Try iKube or the unappealingly named Drive Like A Girl for specialist insurance for 17 to 25 year olds, or others such as Coverbox or Insure The Box, which are effectively 'pay as you drive' schemes that allow you to top your miles by driving safely. The AA's Drivesafe policy, which uses GPS technology to monitor your driving and adjust your premium accordingly, is another to consider. However, do remember that some of the above will charge extra if you drive between 11pm and 5am, and others will prohibit overnight driving, traditionally a high-risk time for youngsters on the roads.
Specialist brokers are also worth checking out, so try Swinton,and Only Young Drivers for quotes.
Don't be lazy when it comes to policy renewal. Insurers rely on consumers' apathy to bump up policy premiums, but the market is extremely competitive and they all want your business, so always check comparison sites for a new quote before the year is up. If you are keen to stick with your current insurer, it won't do any harm to haggle.
Black Box.Is it right for you?
An investigation by Mail Money has found that drivers who opt for 'black box' insurance could be setting themselves up for fines, hidden costs and even cancelled policies.
Black box insurance, which monitors the safety of an individual's driving, thus
supposedly lowering insurance premiums over time, can actually result in hidden
fees and even fines for those breaking the speed limit.
Mail Money found that in most circumstances and insurance provider would warn a driver if he or she has been found to regularly break the speed limit but in some cases fines of up to £100 have been issued.
Black box insurance users have also found that the lengthy tomes of small print that come with each policy have proved misleading or difficult to understand. Drivers with iKube, for example, have been stung with charges of £100 a night for driving outside of its curfew hours of 11pm to 5am.
A number of black box insurance providers also charge the customer should they sell their car or switch providers.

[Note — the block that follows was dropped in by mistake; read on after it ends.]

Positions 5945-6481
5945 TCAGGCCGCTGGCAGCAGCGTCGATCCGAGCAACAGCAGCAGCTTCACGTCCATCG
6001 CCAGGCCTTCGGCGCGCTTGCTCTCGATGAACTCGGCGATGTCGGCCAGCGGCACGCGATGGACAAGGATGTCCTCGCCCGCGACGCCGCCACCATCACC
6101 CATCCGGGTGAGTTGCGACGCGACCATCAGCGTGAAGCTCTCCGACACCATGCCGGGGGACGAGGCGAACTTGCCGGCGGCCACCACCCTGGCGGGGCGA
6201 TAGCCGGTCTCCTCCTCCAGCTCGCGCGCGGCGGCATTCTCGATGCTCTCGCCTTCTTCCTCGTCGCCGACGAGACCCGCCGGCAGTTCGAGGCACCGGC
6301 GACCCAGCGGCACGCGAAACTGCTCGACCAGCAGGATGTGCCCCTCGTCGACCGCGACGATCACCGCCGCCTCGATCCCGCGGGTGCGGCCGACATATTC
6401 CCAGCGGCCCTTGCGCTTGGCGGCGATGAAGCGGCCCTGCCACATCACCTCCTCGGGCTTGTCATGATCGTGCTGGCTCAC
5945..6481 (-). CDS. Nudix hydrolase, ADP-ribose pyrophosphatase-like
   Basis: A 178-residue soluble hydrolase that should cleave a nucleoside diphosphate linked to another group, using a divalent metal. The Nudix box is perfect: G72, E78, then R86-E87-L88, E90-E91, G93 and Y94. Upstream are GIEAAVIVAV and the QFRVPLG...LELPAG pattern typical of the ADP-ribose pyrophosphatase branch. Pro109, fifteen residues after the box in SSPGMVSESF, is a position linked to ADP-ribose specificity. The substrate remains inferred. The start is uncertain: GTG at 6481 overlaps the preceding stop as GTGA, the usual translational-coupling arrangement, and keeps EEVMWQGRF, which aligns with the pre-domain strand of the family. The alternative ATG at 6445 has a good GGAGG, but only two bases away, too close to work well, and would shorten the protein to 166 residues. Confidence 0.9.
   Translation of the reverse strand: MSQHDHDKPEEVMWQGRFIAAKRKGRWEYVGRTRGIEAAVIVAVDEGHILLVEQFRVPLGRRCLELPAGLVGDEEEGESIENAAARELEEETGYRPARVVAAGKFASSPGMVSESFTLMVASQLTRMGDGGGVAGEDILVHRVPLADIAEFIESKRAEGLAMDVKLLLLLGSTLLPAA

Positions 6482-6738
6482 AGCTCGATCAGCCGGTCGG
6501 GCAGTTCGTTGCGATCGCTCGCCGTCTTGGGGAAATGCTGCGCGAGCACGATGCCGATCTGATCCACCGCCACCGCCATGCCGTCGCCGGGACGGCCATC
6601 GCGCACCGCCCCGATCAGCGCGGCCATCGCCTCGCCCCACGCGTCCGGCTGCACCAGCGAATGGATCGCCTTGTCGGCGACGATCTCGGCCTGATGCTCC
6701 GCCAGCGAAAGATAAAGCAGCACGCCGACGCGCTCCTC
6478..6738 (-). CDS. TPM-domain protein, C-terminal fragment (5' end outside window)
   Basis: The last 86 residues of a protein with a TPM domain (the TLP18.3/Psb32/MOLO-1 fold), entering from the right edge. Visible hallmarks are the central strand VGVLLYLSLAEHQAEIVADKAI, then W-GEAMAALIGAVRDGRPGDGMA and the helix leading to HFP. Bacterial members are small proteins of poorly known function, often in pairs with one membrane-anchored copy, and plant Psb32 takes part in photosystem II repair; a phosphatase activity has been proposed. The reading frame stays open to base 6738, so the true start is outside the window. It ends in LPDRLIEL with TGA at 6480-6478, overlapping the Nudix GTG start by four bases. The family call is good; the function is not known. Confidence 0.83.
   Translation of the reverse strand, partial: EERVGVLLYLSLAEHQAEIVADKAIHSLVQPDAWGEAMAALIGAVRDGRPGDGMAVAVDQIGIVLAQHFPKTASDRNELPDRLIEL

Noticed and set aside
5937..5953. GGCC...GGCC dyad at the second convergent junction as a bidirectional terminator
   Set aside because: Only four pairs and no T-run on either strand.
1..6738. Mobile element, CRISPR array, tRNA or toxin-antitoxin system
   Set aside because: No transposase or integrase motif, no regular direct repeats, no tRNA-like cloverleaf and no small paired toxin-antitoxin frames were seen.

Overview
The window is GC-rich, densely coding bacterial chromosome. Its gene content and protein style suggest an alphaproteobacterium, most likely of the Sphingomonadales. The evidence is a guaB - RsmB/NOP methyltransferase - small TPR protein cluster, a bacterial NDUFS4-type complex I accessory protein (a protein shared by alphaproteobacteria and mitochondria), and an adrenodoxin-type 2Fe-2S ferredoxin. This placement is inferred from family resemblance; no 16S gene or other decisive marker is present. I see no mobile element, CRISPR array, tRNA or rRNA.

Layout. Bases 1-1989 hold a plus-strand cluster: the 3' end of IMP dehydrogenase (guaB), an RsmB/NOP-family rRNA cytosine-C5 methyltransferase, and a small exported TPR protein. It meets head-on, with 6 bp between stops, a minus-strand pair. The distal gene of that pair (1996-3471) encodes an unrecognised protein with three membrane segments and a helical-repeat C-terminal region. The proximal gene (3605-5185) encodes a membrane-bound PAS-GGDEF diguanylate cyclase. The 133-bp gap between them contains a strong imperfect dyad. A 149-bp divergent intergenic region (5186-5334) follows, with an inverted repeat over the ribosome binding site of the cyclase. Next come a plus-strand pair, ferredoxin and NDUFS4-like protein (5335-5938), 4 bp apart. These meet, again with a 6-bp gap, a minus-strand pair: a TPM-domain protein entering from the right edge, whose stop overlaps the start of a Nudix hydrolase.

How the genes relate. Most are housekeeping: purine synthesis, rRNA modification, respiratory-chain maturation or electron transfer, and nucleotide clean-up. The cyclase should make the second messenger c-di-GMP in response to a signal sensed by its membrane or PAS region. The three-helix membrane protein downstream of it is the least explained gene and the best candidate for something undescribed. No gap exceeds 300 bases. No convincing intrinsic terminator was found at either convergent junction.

Mike Powell, insurance analyst at research company Defaqto ,said "Black box insurance carries so many fees and charges, they need to be made much, much clearer.
"It's very easy for drivers to be taken in by the technology, along with the promised drop in premiums, but they can end up paying out a lot more than they thought."
The technology was only introduced over the last five years but it has proved a hit among young and newly qualified drivers, lured by the promise of cheaper insurance quotes for safer driving.
The black box technology sees a GPS system fitted to the underside of the car, which transmits information about the style and quality of driving (speed, acceleration, braking) to the insurer. The customer is then rewarded with cheaper insurance premiums if he or she displays a good and safe standard of driving.
But a number of young and inexperienced drivers have found they are not being rewarded, as buried in the terms and conditions for Admiral's policies (provided by subsidiary Bell), it states: "We compare your driving with that of other customers and calculate a score based on how you drive - and how your driving compares to other customers.
"At renewal, we will use this score and performance group to determine if your renewal price should be discounted or increased."
So, with a huge proportion of black box insured motorists displaying impeccable driving manners, it could mean that nobody receives a discount come renewal time.
Graeme Trudgill, of the British Insurance Brokers' Association, said "Black box is still relatively new so many insurers are still exploring the options.
"Some insurers are waiting to see if it is simply only those drivers predisposed to driving cautiously anyway that will use it or if it will significantly change those less cautious drivers' behaviour too."